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David Herbert


A night out in Copenhagen
John Julius Norwich Writer
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And the last one, which was that last summer of 1948, was to Scandinavia and we went to Esbjerg, which is on the west coast of Jutland in Denmark and is therefore the furthest possible place away from Copenhagen, which was where all the fun is. Other more fortunate ships went to Copenhagen. We had to go to Esbjerg. But we did have... the last day, we had off and I said to my friend, the same one as we'd travelled in Gibraltar, I said to him, 'Why don't we go to Copenhagen for the day? I have a great friend in Copenhagen, he's a writer, he's known as the Danish Somerset Maugham. He's called Kelvin Lindemann and he's always said if you ever come to Denmark, let me know, so, you know, we can go and get perhaps an early dinner off him before we have to take the train back.' So, we got up early in the morning and it was a very long journey, because you have two ferries to deal with before you get to Copenhagen. And anyway, we got there, I suppose, around, I can't quite remember, I suppose around lunch time and there he was at the railway station, arms outstretched, warm welcome, took back... charming wife, took us back to his very nice house, gave us a lovely lunch, and then he said, 'And we've got a lovely evening lined up for you tonight.' And we said, 'We're terribly sorry, we've got to be back on board at 10 o'clock, we have to leave on the 6:15 train', or whatever it was. And he said, 'Oh, you can't do that, you can't possibly do that, no, no, we've got all this lined up for you, come on, it's your first time in Copenhagen. Oh, don't worry, I'll ring up my uncle, he's the Admiral, he's the Chief Admiral of the Navy and he'll just have a word with your Captain and it'll be all right.'

Well, I knew that I was going to have to... I should've been very busy that night, but there was nothing to be done. I mean, these Danes were sort of taking it over, you know. So, the Admiral rang up the Captain, the Captain naturally gave permission, he could hardly not, so we stayed the night and we had a lovely evening, as promised, and we went back to Esbjerg the following day to an extremely chilly reception, because they all thought we'd swung it, that we'd demanded it. I had to... by the time I'd explained it, that it was taken up by the Lord High Admiral and was completely out of my hands and they thought a little bit better about it, but my boss, the poor old Captain's secretary who was a lieutenant, I mean, he'd been working until 04:00 in the morning, you know, doing all the things I should've been doing. So, I wasn't terribly popular and that was really the end of the... of that episode.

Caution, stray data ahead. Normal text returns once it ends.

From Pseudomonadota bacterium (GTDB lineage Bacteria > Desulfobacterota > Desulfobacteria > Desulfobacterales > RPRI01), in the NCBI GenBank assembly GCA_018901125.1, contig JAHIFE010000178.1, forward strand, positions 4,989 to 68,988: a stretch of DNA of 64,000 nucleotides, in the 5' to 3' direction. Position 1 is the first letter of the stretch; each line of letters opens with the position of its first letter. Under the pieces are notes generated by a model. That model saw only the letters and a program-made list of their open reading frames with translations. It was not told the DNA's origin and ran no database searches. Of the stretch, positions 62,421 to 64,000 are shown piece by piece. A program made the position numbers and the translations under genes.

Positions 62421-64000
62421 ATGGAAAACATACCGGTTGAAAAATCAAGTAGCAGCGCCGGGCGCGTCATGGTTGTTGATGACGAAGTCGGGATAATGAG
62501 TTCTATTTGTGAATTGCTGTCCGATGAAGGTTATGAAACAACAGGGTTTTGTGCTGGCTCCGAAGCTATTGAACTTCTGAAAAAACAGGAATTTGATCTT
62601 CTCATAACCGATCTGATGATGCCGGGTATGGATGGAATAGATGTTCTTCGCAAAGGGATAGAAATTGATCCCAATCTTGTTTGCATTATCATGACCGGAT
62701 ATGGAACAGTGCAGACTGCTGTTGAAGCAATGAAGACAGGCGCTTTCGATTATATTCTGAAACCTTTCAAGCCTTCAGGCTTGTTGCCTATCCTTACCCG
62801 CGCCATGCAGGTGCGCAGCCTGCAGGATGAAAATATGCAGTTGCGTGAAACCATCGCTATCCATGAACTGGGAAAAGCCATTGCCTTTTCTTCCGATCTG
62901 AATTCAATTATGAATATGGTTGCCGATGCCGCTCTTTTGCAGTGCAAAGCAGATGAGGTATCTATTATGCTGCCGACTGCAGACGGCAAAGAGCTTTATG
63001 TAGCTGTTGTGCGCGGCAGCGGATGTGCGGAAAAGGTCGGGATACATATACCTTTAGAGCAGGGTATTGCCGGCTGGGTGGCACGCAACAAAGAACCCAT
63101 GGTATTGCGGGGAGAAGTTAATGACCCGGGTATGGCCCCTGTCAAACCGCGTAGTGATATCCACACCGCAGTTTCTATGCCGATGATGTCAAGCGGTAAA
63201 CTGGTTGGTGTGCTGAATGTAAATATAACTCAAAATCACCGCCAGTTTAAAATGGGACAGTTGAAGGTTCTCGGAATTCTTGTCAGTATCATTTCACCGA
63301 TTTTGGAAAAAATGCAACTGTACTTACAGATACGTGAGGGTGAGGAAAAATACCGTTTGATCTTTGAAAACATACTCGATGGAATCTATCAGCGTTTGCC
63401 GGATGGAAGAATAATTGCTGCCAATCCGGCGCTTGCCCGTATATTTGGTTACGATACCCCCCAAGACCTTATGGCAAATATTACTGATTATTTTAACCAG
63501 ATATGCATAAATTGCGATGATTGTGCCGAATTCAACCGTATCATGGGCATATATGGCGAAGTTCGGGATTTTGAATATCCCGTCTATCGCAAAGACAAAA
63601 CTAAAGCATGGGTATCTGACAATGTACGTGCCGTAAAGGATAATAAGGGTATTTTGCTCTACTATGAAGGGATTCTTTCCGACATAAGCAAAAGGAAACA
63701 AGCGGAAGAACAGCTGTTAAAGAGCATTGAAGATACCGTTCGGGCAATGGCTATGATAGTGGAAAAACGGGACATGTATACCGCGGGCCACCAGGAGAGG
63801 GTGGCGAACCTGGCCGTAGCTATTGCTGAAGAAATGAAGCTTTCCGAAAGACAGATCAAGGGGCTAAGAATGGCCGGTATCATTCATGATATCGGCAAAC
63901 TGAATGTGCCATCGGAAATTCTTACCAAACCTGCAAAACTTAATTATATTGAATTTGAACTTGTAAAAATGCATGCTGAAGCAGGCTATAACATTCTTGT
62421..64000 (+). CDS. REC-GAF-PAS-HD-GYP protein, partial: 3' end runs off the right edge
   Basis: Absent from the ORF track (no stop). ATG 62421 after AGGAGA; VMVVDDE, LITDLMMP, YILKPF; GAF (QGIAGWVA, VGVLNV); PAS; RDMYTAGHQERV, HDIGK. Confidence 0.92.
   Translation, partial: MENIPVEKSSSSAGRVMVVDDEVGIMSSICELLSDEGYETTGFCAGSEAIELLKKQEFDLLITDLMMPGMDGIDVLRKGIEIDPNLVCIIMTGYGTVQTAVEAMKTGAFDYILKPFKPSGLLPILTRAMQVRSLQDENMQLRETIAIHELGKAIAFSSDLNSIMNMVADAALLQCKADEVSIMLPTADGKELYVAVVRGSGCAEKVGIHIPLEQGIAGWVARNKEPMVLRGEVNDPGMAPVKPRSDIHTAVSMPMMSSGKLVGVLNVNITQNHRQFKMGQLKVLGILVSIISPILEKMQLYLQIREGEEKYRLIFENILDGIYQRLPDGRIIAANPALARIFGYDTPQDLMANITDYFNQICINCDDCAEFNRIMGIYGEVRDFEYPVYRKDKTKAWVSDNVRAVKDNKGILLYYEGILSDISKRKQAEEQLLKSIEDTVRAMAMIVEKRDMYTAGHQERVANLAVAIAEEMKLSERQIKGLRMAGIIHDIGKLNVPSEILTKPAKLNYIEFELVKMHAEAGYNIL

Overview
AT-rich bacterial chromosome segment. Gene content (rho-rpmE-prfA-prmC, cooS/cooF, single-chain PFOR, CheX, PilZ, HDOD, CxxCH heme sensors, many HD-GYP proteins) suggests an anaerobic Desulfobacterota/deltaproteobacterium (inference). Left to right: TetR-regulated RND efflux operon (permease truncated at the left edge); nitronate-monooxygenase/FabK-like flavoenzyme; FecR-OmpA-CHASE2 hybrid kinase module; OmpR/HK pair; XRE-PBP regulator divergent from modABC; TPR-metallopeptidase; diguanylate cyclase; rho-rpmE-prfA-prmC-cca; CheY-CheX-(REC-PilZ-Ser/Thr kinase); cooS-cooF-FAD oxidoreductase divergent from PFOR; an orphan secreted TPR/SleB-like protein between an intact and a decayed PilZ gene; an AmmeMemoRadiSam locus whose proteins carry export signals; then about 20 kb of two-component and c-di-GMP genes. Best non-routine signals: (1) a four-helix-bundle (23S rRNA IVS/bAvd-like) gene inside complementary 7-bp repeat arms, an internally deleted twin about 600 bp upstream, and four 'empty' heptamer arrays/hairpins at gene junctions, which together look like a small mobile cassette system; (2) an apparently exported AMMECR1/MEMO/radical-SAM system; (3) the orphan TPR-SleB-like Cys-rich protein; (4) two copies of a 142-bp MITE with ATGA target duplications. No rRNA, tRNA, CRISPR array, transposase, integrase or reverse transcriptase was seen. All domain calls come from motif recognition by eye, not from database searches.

John Julius Norwich (1929-2018) was an English popular historian, travel writer and television personality. He was educated at Upper Canada College, Toronto, at Eton, at the University of Strasbourg and on the lower deck of the Royal Navy before taking a degree in French and Russian at New College, Oxford. He then spent twelve years in H.M. Foreign Service, with posts at the Embassies in Belgrade and Beirut and at the Disarmament Conference in Geneva. In 1964 he resigned to become a writer. He is the author of histories of Norman Sicily, the Republic of Venice, the Byzantine Empire and, most recently, 'The Popes: A History'. He also wrote on architecture, music and the history plays of Shakespeare, and presented some thirty historical documentaries on BBC Television.

Listeners: Christopher Sykes

Christopher Sykes is an independent documentary producer who has made a number of films about science and scientists for BBC TV, Channel Four, and PBS.

Tags: Esbjerg, Copenhagen, Kelvin Lindemann

Duration: 3 minutes, 3 seconds

Date story recorded: 2017

Date story went live: 03 October 2018